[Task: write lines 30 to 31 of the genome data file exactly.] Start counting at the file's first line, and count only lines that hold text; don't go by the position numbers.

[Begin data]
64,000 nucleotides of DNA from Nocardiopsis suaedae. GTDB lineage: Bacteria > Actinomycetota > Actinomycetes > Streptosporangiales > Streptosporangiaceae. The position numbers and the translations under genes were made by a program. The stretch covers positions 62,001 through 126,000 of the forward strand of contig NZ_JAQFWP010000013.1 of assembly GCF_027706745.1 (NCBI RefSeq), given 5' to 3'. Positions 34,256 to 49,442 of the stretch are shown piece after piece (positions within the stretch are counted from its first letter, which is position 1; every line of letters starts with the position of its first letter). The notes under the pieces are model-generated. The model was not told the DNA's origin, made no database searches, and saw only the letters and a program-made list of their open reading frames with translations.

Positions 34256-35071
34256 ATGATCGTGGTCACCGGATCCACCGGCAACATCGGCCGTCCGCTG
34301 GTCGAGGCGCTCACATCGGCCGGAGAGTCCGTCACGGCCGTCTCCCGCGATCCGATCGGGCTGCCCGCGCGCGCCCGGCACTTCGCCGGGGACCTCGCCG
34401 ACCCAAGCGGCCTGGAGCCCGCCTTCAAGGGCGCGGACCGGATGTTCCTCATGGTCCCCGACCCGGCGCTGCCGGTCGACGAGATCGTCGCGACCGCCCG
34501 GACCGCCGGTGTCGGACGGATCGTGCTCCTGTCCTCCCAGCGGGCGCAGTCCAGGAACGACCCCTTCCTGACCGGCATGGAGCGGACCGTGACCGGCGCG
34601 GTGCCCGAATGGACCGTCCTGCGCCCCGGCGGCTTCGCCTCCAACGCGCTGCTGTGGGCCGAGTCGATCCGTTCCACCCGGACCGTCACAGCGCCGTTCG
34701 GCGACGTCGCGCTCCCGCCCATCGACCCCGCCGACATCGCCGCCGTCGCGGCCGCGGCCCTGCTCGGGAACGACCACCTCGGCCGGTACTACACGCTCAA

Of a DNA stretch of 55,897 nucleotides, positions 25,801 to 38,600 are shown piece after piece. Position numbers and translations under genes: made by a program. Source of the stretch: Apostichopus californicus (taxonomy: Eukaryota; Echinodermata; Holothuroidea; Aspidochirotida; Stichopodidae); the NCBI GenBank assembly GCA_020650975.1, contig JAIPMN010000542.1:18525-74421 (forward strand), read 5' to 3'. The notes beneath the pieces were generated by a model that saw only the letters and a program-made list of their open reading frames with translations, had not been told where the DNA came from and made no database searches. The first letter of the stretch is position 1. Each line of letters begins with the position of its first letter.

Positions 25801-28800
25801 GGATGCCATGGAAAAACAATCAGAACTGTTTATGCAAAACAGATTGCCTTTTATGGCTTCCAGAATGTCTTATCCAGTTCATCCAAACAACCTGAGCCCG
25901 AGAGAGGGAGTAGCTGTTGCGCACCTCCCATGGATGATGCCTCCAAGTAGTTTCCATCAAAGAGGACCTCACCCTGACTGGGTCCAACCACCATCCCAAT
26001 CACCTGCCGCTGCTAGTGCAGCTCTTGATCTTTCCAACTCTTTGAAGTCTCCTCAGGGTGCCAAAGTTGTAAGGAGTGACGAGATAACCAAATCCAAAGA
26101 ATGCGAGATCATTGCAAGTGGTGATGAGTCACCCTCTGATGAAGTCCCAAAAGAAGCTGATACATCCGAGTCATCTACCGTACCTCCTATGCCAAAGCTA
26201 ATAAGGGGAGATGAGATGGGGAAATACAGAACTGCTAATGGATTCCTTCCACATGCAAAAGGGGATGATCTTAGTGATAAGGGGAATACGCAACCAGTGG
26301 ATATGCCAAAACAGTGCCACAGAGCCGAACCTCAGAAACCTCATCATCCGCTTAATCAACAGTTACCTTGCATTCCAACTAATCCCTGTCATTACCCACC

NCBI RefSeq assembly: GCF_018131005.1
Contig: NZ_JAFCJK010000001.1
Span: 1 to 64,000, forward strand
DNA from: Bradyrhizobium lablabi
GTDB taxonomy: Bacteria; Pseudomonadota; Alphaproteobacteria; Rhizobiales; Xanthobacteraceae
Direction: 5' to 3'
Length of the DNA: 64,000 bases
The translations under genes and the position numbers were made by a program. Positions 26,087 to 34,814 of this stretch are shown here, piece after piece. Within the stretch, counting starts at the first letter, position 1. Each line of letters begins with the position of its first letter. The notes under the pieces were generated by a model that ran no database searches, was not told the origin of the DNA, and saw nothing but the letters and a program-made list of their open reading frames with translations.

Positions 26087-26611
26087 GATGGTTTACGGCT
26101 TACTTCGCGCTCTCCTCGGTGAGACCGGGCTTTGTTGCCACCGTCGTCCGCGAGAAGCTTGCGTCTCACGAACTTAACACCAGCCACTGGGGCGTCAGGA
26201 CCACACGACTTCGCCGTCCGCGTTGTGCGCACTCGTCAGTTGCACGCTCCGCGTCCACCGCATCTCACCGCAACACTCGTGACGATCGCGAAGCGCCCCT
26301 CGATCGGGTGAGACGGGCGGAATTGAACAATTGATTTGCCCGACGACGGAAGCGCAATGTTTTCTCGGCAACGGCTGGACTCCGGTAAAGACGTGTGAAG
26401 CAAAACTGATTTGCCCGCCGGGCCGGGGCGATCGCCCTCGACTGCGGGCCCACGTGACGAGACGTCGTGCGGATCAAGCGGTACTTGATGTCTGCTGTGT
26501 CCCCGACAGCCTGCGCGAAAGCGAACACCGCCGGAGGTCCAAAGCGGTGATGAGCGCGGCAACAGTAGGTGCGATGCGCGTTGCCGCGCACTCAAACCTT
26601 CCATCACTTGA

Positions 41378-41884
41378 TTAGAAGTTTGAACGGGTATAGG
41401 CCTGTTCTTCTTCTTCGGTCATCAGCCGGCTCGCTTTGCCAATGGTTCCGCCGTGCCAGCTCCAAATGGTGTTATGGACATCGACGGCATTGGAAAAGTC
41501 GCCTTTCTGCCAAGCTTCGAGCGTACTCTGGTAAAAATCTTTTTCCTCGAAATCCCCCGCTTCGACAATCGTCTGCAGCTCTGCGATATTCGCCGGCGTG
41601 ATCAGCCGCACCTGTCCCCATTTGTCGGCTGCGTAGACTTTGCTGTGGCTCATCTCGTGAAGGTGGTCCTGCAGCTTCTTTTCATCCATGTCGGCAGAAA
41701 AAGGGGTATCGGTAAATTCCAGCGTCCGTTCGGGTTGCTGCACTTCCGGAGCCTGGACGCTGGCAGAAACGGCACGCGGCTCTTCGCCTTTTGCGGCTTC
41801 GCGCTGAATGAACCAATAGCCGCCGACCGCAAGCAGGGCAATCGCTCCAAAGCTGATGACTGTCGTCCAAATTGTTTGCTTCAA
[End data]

26401 CAAAACTGATTTGCCCGCCGGGCCGGGGCGATCGCCCTCGACTGCGGGCCCACGTGACGAGACGTCGTGCGGATCAAGCGGTACTTGATGTCTGCTGTGT
26501 CCCCGACAGCCTGCGCGAAAGCGAACACCGCCGGAGGTCCAAAGCGGTGATGAGCGCGGCAACAGTAGGTGCGATGCGCGTTGCCGCGCACTCAAACCTT